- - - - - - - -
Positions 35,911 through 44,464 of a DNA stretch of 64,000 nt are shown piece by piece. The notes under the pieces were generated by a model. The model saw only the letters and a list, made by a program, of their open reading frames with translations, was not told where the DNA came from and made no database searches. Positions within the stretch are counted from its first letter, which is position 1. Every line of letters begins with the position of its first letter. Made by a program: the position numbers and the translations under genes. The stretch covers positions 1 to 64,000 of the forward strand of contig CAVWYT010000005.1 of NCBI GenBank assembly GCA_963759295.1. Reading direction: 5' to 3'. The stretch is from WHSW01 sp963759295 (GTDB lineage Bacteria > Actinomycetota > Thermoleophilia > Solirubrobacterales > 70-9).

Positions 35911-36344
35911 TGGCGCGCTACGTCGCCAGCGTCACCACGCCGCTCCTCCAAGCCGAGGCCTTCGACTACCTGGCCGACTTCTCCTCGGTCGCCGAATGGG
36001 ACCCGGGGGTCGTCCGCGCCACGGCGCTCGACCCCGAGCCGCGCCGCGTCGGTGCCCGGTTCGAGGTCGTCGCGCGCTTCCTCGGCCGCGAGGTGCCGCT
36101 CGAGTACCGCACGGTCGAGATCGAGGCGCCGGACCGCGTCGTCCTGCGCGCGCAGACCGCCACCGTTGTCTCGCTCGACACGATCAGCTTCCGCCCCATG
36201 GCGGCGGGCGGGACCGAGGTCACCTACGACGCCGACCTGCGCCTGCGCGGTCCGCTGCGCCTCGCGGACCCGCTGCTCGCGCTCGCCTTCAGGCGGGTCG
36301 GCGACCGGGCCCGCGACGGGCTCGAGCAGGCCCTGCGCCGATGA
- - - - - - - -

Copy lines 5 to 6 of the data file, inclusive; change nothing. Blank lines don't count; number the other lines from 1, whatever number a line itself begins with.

36101 CGAGTACCGCACGGTCGAGATCGAGGCGCCGGACCGCGTCGTCCTGCGCGCGCAGACCGCCACCGTTGTCTCGCTCGACACGATCAGCTTCCGCCCCATG
36201 GCGGCGGGCGGGACCGAGGTCACCTACGACGCCGACCTGCGCCTGCGCGGTCCGCTGCGCCTCGCGGACCCGCTGCTCGCGCTCGCCTTCAGGCGGGTCG